The Clarks’ shoe factory in Dundalk, Ireland finished making its last shoe in 1985. Having closed its doors in favour of cheaper labour overseas, the prosperity of the area and lives of industrial workforce declined. In 2015 the factory was demolished and the site is now a carpark.
Documenting the demolition of the site unearthed many aspects of the daily lives of the workers, mostly women on the factory floor. The memories of these female workers are still shared through social media, which has become repository of relationships, camraderie and friendships formed over many generations. When men are present in her collages they are removed or in the shadows to reinforce this dynamic.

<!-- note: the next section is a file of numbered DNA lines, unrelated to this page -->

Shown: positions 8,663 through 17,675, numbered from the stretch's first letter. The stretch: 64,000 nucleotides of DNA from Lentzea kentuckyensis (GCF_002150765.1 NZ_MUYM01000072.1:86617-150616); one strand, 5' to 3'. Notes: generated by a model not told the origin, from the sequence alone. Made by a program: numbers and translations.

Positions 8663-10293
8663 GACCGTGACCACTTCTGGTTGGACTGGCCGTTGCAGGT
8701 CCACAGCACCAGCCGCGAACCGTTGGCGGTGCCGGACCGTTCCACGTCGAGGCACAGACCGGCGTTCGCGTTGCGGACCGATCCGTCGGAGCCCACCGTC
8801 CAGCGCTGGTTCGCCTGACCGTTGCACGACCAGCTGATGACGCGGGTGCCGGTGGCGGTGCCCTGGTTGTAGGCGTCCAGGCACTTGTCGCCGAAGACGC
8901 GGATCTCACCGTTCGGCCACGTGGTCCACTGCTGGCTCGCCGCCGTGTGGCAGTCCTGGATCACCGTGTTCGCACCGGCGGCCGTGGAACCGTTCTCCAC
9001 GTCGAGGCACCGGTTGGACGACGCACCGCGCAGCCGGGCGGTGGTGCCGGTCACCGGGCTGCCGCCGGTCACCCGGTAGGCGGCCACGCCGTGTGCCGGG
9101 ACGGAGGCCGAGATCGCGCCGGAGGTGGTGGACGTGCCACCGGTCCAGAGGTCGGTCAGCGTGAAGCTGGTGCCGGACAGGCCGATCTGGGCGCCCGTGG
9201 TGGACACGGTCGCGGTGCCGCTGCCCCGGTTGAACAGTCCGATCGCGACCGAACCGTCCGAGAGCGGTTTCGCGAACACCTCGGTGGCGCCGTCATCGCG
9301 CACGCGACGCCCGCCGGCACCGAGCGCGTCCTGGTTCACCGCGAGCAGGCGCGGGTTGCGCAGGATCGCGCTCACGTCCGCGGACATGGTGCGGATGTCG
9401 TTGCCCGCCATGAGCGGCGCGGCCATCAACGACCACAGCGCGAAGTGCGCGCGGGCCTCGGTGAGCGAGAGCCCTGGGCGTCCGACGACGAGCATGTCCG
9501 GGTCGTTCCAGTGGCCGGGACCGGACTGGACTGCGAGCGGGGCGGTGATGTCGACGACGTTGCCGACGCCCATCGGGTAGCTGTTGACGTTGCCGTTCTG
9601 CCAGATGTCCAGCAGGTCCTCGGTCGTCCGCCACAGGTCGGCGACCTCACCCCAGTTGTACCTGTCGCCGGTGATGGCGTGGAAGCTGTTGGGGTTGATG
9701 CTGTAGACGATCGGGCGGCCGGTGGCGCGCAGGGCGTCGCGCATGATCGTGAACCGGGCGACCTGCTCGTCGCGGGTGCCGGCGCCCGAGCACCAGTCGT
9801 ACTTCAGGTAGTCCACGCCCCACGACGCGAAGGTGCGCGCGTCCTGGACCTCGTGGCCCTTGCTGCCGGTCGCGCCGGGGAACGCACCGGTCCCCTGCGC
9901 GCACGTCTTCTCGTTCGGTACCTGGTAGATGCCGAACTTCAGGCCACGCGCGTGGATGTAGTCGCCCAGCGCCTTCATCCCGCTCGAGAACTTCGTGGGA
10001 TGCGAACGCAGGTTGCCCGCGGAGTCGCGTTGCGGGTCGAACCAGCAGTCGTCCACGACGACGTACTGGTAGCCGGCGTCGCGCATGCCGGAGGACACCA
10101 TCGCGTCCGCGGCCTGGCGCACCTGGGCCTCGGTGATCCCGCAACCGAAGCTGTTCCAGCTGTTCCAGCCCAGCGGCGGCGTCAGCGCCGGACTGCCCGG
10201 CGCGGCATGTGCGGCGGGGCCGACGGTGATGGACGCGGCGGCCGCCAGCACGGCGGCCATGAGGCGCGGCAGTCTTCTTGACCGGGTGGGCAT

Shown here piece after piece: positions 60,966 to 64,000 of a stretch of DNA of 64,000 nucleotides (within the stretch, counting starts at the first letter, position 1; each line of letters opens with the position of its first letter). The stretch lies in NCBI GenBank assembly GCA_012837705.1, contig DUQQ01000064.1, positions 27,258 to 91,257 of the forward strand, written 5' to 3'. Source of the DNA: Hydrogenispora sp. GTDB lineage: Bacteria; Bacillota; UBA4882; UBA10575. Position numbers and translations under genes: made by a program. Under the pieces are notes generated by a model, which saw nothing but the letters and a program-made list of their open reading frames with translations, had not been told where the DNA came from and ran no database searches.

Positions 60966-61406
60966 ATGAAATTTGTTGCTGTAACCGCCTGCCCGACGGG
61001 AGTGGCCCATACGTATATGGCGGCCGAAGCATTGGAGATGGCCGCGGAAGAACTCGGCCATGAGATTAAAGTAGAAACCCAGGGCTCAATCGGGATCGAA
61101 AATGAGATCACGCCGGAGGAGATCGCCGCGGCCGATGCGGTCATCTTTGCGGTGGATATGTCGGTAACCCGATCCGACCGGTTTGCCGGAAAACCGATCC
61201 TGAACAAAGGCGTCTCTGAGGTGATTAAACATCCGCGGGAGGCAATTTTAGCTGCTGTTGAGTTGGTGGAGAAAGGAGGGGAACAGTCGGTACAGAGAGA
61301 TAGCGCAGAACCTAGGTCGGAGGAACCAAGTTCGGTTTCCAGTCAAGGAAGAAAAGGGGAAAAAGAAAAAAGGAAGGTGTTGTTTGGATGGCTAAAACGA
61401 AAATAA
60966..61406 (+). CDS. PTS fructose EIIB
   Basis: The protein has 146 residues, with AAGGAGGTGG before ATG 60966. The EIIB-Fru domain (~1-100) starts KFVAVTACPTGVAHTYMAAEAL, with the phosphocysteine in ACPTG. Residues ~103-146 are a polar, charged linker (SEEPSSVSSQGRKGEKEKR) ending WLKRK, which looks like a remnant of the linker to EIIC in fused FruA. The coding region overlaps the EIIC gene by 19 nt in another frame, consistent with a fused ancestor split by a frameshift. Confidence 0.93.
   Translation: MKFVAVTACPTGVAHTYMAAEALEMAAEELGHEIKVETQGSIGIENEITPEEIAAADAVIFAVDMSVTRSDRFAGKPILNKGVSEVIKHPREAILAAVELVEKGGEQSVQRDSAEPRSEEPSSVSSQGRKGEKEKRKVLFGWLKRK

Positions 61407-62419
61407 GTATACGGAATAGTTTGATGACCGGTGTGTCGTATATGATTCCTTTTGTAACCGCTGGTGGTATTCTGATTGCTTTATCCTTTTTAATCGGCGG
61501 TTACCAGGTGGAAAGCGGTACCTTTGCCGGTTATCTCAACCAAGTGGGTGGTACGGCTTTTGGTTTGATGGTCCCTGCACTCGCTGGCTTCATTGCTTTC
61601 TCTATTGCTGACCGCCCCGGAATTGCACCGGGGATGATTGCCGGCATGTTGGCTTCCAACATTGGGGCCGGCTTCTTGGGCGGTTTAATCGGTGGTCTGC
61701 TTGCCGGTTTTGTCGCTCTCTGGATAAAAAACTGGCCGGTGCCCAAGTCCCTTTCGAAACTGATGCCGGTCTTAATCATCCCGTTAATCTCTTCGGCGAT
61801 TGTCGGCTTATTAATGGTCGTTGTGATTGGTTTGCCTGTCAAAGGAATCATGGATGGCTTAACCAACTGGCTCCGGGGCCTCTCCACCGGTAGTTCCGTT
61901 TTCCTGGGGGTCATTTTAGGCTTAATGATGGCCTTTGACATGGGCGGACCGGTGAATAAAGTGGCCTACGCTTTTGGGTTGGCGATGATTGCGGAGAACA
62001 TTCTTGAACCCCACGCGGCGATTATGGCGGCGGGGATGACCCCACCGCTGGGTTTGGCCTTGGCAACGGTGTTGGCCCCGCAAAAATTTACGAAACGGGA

Brown photographs of the demolition and the debris left behind form the foundation of her work. Archival material from social media, shoe advertisements and other documented history of the Clarks shoe factory legacy are fused together in collages and composites. These historic images include many happy moments, from tea breaks to reunion parties, which intersect, providing a new narrative of it female workforce. Combining the past and the present, fictions and legacies, Brown celebrates both the hard work of women and the strong bonds that persist long after the factory has closed.